ONLY 6.5 percent of eligible levy payers voted at the 2021 Australian Wool Innovation annual general meeting, sparking concerns about the level and quality of engagement between the research, development and marketing body and its shareholders.
AWI confirmed today that 1161 people voted at the AGM of a potential 17,859 voters, compared to 2030 voters of 19,826 eligible growers in 2019, also a director election year.
AWI chairman Jock Laurie said 1146 valid proxy forms were lodged for the election and AGM resolutions, representing 170,000 voting rights, or 12.67 percent of the total voting rights. There were nine invalid proxy forms.
This contrasted with the 2019 results, when 2003 proxies representing 330,000 voting rights were exercised. It is not known what percentage of total voting rights were exercised in 2019.
AWI chairman Jock Laurie was unavailable for comment today, but an unidentified AWI spokesman said AWI encouraged all shareholders to participate and made the voting process as easy as possible.
“It is a voluntary process and the shareholders had a choice on whether to participate and if they do who to vote for.
“This year’s director election was extensively promoted by AWI and the individual candidates,” he said.
“There was also considerable reporting in the lead up to the election.
“The result is valid and the participation rate exceeds most companies that had director elections this year,” the spokesman said.
“AWI will continue to consult with the entire industry and act in the best interests of Australian wool growers.”
Was it just apathy?
WoolProducers Australia chief executive officer Jo Hall said given that there was significant media about the election in general and also from individual candidates, WPA would have to assume some level of apathy.
“WoolProducers continue to hear reports of wool growers not receiving voting papers in the post; however, it is hard to gauge if those growers who have not received papers would have a material impact on the voter returns.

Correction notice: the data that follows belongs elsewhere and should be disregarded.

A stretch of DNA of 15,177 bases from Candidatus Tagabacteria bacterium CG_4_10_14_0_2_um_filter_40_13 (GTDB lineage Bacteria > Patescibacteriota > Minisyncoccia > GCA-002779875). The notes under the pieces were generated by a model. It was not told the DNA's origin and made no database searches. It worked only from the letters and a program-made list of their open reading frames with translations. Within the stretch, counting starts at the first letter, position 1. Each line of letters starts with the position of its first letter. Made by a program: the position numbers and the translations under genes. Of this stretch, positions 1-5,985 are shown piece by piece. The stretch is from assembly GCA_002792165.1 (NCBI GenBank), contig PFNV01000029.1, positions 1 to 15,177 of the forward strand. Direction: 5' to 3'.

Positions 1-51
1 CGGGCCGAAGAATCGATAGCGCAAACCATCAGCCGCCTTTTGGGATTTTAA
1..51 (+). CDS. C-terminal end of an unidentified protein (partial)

“It’s disappointing that there has been such a low voter turnout given that the director elections play such a significant role in the direction of AWI,” she said.
“AWI should be constantly consulting with industry regardless of the voter turnout, it is incumbent on AWI to ensure that the levy expenditure is consistent with industry priorities.”
Former Wool Industry Consultative Panel member Robert Ingram said the industry needed to get a complete breakdown of the voting results and patterns at the AWI AGM, including the number of shareholders in the large (100 bales plus), average (40-100 bales) and small (under 40 bales) voter categories, and the general location and production base of levy payers who did not vote this year.
Sheep Central has been able to determine that some crossbred wool producers did not vote at the AWI AGM, but due to the lower value of their wool, they might collectively carry a small er percentage of overall voting rights than that held by Merino wool growers.
“What I want to work out is there a bloc of say 15,000 growers who have 20 votes who didn’t vote, or is there a group of people who hold 100,000 votes who didn’t vote?
“We have got to understand who voted, so we can engage with those who didn’t vote,” Mr Ingram said.
“This would improve the democratic process and it would improve the level of understanding of the needs of the industry and where people want to take it.”
Wider engagement with disengaged levy payers would help inform AWI’s understanding of where the levy should be spent, he said.
“What it shows is that there hasn’t been any in-depth thinking or analysis of who engages with AWI, but more importantly, who doesn’t engage and why they don’t engage.
“If we are going to have a vibrant industry that responds to the broadest range and base of needs of growers, you have to understand why people are not engaging,” Mr Ingram said.
“If all the data on this was available it would allow the dialogue to take place on what we need to do to engage with these people – why is it not happening?
“Why is engagement so low among people who make a significant part of their living from the industry?”